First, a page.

Wexler continues to test Isoka to great success; where Ship of Smoke and Steel had Isoka ask the question of if she could care about other people, and could she rise to the opportunity to protect those around her, City of Stone and Silence pushes that idea even further: now that Isoka is a leader, what does that mean to her? Why is she always putting herself in danger and forcing others to take a backseat? And why is she so intent on leading alone when there are others who can help her? This especially comes to a head with Meroe, who desperately wants to help Isoka task manage and delegate, and keep her from running headfirst into every problem she sees, while Isoka is terrified of losing Meroe, to the point that she wants to put the princess under house arrest. While the answer to both of these issues may seem simple, both are hard for Isoka to grapple and come to terms with, and it’s only because of her being an excellently drawn, complex character, that the solutions to these above problems become a part of her growth and maturation.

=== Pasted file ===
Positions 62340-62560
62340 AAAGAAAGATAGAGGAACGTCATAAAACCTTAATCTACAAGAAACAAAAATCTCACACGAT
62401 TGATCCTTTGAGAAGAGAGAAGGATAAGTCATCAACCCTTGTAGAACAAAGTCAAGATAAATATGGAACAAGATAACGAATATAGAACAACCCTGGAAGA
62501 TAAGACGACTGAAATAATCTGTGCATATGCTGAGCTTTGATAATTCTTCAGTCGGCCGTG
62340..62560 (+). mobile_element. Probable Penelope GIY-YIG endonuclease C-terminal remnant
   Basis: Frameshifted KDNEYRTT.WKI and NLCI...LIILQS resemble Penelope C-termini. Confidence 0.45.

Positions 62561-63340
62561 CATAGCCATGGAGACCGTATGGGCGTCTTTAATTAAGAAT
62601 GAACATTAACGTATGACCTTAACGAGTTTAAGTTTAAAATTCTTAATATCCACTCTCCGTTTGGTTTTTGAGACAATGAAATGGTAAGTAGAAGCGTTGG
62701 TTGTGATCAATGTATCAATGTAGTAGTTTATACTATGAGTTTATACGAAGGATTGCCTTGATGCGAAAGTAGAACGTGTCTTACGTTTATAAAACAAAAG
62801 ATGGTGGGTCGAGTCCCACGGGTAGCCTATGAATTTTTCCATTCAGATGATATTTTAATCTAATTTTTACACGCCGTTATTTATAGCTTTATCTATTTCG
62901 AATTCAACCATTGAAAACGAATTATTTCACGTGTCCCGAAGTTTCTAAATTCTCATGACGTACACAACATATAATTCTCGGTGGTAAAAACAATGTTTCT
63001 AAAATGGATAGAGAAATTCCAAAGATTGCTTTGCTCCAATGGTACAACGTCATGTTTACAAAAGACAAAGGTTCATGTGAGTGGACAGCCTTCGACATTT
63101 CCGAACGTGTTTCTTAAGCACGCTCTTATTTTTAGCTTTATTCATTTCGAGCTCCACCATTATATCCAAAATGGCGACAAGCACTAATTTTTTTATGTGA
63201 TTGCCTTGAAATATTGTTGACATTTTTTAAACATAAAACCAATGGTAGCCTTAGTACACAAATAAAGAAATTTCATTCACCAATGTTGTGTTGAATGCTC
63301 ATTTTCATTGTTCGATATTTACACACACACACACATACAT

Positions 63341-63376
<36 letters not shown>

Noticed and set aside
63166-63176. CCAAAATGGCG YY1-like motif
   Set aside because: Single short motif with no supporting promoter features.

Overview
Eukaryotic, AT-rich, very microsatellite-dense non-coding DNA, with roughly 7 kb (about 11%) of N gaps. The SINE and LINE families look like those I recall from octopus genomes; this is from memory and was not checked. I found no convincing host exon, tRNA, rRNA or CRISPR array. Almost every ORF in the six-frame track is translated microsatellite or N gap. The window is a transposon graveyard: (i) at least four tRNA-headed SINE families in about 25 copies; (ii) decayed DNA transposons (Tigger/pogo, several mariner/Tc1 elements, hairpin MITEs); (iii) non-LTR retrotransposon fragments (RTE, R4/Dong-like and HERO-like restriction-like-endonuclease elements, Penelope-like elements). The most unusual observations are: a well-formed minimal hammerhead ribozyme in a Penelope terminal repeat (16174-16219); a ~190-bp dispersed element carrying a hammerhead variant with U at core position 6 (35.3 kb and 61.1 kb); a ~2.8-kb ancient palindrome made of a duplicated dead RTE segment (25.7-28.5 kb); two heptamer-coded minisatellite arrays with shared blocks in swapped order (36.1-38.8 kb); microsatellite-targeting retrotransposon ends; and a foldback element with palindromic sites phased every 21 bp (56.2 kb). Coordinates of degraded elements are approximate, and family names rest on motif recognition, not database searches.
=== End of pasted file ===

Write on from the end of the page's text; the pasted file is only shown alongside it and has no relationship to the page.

And while time with Isoka on the island is engrossing, its back in Kahnzoka that this book truly shines, as we get to finally spend time with Tori, and get to see firsthand the issues plaguing the city. Sheltered and smothered by the people her sister hired to look out for her, Tori has found release and escape in making her way down to the Eleventh Ward, and helping take care of the displaced and the mage-born who are running from Imperial forces. Anyone who can work magic, of little or great skill, is taken in to serve, as either soldiers or breeders to make more mage-born. And Tori, with a rare Well and ability, does her best to help others around her. As checkpoints and raids for mage-born increase with alarming frequency, Tori has to learn to be a leader in her own right, as the ordinary citizens of Kahnzoka are sick of the imperial regime.